Life in the Bayou City is once again Uber good and Lyft fab. Governor Greg Abbott recently signed House Bill 100 into law, clearing the roads for ride-sharing heavyweights Uber and Lyft to offer services in Texas cities, including Houston.
The new law overrides local regulations, and while it calls for annual background checks on drivers, it does not require fingerprinting. The latter has been the subject of a much-heated debate between the city and ride-hailing companies, who have pegged it as overly burdensome for business operations.
With lawmakers now putting an end to the contention, Uber has announced it will keep on rollin’ in Houston, despite previous threats to leave the city. Lyft, which ceased operations in Houston in November 2014, is back in town — and just a (re)downloading of an app away.
The question remaining for most ride-sharing users? "Which app do I use?" It's nice to have options....
Nowadays, Uber and Lyft operate similarly, although there are still some unique differences. Here’s a breakdown so you can ride smarter.
According to Ridester.com, both Uber and Lyft charge around $1.00 to start a ride, plus $1.50 per mile and 25 cents per minute.
Translation: No matter which you choose, it will likely cost you about the same.
Uber appears to cover more area, including Houston, The Woodlands, Katy, Galveston, Spring, Baytown, Pasadena, Pearland, Rosenberg, Sugar Land, El Campo, and Lake Jackson.
Catch a Lyft in Houston, The Woodlands, Katy, and Galveston.
Choose your ride
Uber offers six options for catching a ride: UberPool, which allows you to ride with someone heading in the same direction and split the cost; UberX, an everyday car with seating for four; UberXL, an everyday vehicle with seating for six; UberSelect, a premium vehicle with seating for four; UberBlack, a black vehicle that seat four; and UberSUV, a SUV with seating for six.
Not much changes with Lyft. Choose between six options including: Lyft Line, which allows you to share your ride with someone heading in the same direction and split the cost; Lyft Lyft, an everyday car with seating for four; Lyft Plus, an everyday vehicle with seating for six; Lyft Premier. a premium vehicle with seating for four; Lux, a four-seat black car; and Lyft Lux SUV, a black SUV that seats six.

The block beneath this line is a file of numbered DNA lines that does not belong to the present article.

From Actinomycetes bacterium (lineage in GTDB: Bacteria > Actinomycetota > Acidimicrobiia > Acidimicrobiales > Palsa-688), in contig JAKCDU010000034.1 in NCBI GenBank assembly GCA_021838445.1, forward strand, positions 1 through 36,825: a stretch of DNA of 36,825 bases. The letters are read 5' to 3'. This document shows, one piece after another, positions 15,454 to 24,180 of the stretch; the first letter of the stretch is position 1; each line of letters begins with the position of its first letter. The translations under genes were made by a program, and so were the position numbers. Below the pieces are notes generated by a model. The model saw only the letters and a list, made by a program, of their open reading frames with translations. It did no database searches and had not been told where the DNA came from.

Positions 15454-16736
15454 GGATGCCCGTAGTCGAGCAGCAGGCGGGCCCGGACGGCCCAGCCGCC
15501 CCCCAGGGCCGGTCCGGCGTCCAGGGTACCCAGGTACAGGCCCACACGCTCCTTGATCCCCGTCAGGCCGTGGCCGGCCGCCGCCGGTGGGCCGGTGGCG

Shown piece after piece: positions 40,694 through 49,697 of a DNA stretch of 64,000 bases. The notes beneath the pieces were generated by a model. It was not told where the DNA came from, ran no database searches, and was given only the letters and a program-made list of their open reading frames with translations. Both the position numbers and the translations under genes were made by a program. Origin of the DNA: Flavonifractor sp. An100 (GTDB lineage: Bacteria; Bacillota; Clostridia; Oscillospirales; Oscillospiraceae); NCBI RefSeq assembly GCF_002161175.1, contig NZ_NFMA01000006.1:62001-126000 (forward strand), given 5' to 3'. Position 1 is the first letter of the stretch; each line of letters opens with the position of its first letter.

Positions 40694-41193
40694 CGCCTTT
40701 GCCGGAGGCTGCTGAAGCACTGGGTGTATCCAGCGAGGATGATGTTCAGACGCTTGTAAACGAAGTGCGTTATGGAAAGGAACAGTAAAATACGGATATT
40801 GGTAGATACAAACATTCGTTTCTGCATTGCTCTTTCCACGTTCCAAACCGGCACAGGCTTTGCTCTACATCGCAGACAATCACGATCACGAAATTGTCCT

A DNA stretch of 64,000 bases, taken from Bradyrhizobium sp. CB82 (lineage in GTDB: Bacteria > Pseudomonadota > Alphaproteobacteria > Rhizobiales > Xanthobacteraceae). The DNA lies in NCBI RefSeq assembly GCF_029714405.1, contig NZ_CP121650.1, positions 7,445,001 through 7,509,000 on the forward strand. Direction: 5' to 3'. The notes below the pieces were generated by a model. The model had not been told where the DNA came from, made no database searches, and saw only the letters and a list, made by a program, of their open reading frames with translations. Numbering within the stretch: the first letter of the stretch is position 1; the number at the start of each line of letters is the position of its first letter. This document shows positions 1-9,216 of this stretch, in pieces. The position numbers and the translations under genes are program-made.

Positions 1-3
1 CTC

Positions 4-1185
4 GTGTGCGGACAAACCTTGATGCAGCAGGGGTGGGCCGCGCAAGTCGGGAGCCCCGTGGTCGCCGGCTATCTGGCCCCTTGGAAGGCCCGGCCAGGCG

More of the same
The similarities between Uber and Lyft don’t end there. Both apps will estimate your ride cost based on the service you choose, the time of day, and how far you’re going. Note: Both also charge more during peak times. Uber calls it "surge" and Lyft calls it "prime time.”
What’s more, both Uber and Lyft offer discount codes.
And both are peace out if you don’t show up for your ride within five minutes of your car’s arrival.
And yet so different
If you want to dig down a little more, here’s a rundown of some of the differentiators between the two ridesharing companies:
Uber CEO Travis Kalanick's boorish behavior, amid allegations of sexual harassment and unsavory business practices, has turned off some customers. More than 500,000 people deleted the Uber app earlier this year after allegations of price gouging surfaced in New York and similar accusations came up again after last weekend's terrorist attacks in London.
For Houstonians who feel the same way, Lyft is now an option, although some ill feelings may linger since the company abandoned Houston when it didn't get its way with the city council and only came back when the state legislature intervened.
Uber gives you an estimate of your arrival time before you confirm your ride. Lyft gives you an ETA only after you've requested your car.
Lyft let’s you schedule for a later pickup. Uber does not.
Uber begins charging you, per minute, after two minutes of wait time. Lyft waits to start the meter until you get in the vehicle.
Lyft allows in-app tipping. With Uber, if you care to tip, it's cash only.
Lyft's newest feature is a color-changing box called “amp," which looks sort of like a portable iPhone speaker. You'll find it on the driver's dashboard, lit up to match a color specifically sent to you before your driver arrives, and another on the back panel of the car, which displays your name. Thus, gone is the struggle that comes at the end of too many long nights (and early mornings) of which car is yours.
Uber has UberEats.